I’ve said time and again that you don’t need me or any other financial advisor if you’re only interested in investment returns. You can do that on your own. However, if you intend to give or loan your children money, ask your advisor to conduct a financial plan. (Seriously, ask your advisor and not me. Not to be rude about it, but if you’re not already a client of mine, I’m probably going to charge you close to what you plan on giving.) Planning for your parents is more complicated and could require a lawyer who specializes in the process and/or a family meeting expert. (If your advisor doesn’t have a referral for you for those hard-to-find professionals, I can refer you to people, but just be aware that you’d be looking to spend anywhere from $5,000 to $15,000 per professional for the specialized work they do.) A more popular method of funding elder costs is long-term care insurance. I don’t sell insurance, but I’ve endorsed the use of that product where appropriate.
I wish I could tell you that the solutions were easy and inexpensive, but they’re not: They are complicated and require some heavy lifting. But now, at least, you’re more aware and you can bring the conversation to your advisor and work on a plan. Just make sure they don’t try to sell you an annuity as a solution to these problems. Someday I’ll write about the evils of those particular scams. If I were to put all of my clients into some of the awful annuity products I’ve seen, I’d have a $38 million upfront payday and then my annual revenue would spike because of the kickbacks. So you think maybe there’s a moral dilemma I have in pitching annuities? Yeah, maybe.
Do longer expansions lead to more severe recessions?
The good news for the dwindling assets of the Bank of Mom and Dad is that a seemingly never-ending bull market for stock and the economy has lifted portfolio values and incomes. But some fear that the long duration of the bull market will necessarily lead to an outsized contraction, damaging portfolios and dashing dreams.
As you are reading this, the current U.S. economic expansion has just tied the 120-month record set by the expansion from March 1991 to March 2001. Despite a decade of prosperity, I’m often hearing concerns that, because we have had such a long recovery, another mega-recession like the Great Recession of 2008–09 is due us. And I can understand the concern, as it’s grounded in sound rationale and supported by prominent economists. However, historically speaking, that’s unlikely. And fundamentally (at least currently) I outright disagree. First, a reminder: I believe a recession is coming. And I’m not alone. According to the latest Duke CFO Global Business Outlook Survey, 84 percent of CFOs think the U.S. will be in a recession by the end of 2020. I am not a Pollyanna. I’m not one of those who think the best investment strategy is to buy, hold and forget. Recessions happen and fortunes are lost. Still, even acknowledging that, if a recession were to start in the next 18 months, I wouldn’t expect a massive one.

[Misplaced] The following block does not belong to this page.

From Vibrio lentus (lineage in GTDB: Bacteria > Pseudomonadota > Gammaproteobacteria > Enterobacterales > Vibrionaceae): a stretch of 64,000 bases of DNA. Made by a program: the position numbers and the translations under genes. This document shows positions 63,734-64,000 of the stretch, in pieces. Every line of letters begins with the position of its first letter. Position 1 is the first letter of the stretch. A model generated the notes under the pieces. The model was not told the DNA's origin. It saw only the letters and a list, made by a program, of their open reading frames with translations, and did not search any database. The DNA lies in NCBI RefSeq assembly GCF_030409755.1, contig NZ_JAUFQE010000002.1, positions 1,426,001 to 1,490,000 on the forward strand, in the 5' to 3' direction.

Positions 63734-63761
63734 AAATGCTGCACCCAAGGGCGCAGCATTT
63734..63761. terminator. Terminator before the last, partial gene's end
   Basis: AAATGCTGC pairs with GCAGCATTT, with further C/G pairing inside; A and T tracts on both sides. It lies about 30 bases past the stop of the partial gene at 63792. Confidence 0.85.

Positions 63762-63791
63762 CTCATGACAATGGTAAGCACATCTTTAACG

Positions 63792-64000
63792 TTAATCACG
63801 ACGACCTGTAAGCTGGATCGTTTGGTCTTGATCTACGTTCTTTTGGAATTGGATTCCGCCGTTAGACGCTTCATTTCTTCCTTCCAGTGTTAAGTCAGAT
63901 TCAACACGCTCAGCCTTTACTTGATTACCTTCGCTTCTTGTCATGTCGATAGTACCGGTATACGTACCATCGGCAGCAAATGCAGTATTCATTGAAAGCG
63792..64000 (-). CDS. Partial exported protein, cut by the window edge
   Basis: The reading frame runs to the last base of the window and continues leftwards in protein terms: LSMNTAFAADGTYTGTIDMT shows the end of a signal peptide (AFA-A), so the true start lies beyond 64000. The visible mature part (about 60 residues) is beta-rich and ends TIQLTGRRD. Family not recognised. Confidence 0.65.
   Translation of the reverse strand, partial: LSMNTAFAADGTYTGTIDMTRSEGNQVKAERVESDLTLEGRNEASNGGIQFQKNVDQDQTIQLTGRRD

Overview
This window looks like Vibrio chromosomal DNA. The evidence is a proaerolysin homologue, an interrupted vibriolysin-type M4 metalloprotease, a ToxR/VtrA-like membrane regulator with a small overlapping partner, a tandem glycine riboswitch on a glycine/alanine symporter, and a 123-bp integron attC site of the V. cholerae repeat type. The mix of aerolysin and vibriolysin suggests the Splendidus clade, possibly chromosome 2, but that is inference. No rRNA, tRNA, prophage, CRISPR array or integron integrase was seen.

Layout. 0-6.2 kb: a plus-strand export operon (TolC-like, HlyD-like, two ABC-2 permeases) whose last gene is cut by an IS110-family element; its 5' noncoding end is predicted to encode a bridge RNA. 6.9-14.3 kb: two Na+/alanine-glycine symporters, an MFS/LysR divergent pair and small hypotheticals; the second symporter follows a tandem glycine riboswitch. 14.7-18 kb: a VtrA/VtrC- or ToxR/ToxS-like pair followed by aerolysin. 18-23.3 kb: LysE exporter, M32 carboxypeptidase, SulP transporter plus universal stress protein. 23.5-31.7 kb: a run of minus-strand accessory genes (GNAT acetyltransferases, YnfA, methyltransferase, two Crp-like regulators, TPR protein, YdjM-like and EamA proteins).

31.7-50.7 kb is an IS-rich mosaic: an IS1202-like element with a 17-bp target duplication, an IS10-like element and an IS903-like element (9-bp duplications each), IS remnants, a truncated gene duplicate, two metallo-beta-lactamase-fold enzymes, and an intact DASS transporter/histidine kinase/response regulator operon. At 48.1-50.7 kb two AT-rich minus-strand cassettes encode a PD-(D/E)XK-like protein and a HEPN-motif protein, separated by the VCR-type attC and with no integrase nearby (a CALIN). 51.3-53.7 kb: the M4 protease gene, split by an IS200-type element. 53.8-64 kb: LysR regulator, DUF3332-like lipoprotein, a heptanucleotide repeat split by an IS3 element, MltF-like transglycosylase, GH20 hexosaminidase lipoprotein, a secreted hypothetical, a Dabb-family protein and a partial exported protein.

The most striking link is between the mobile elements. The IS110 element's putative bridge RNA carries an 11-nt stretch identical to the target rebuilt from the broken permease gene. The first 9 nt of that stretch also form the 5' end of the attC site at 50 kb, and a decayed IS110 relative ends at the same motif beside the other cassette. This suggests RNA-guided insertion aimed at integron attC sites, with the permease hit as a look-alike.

The historical average length of contractions has shrunk as the length of expansions has increased. Since 1945, the average contraction has lasted 11.1 months and the average expansion was 58.4 months (compared to 18.2 months of contraction and 35 months of expansion from 1919 to 1945). The length of this expansion probably says more about the last recession than the next one.
Admittedly, duration is one thing; magnitude is another. The bigger the imbalances, the larger the contraction—or said in a more familiar way: The bigger they are, the harder they fall. And this expansion has not been big. Since 1945 until the end of the previous expansion ending in 2007, the annual employment growth had been 2.99 percent. But it’s been less than half of that at 1.4 percent this expansion. And the annual GDP growth of those previous expansions had been 4.31 percent, but this time around, it’s been only 2.3 percent. I have no doubt that a recession is coming at some point, but currently there are no imbalances so large to suggest that it will be larger than the garden-variety recession. Still, while garden-variety recessions may not cut your portfolio in half, they do still reduce your equity value anywhere from one-fourth to one-third. Given that so much can happen as the Earth fully orbits the sun, it’s merely speculation, but I’d guess that, at this time next year, the smart money will be selling equity. For now, I hope you took my advice and either rode out that correction that’ll probably soon be all but forgotten or, if you had available cash, took advantage of it and put it to work.
Allen Harris, the author of ‘Build It, Sell It, Profit: Taking Care of Business Today to Get Top Dollar When You Retire,’ is a Certified Value Growth Advisor and Certified Exit Planning Advisor for business owners. He is the owner of Berkshire Money Management in Dalton, managing investments of more than $400 million. His forecasts and opinions are purely his own. None of the information presented here should be construed as individualized investment advice, an endorsement of Berkshire Money Management or a solicitation to become a client of Berkshire Money Management. Direct inquiries to email@example.com.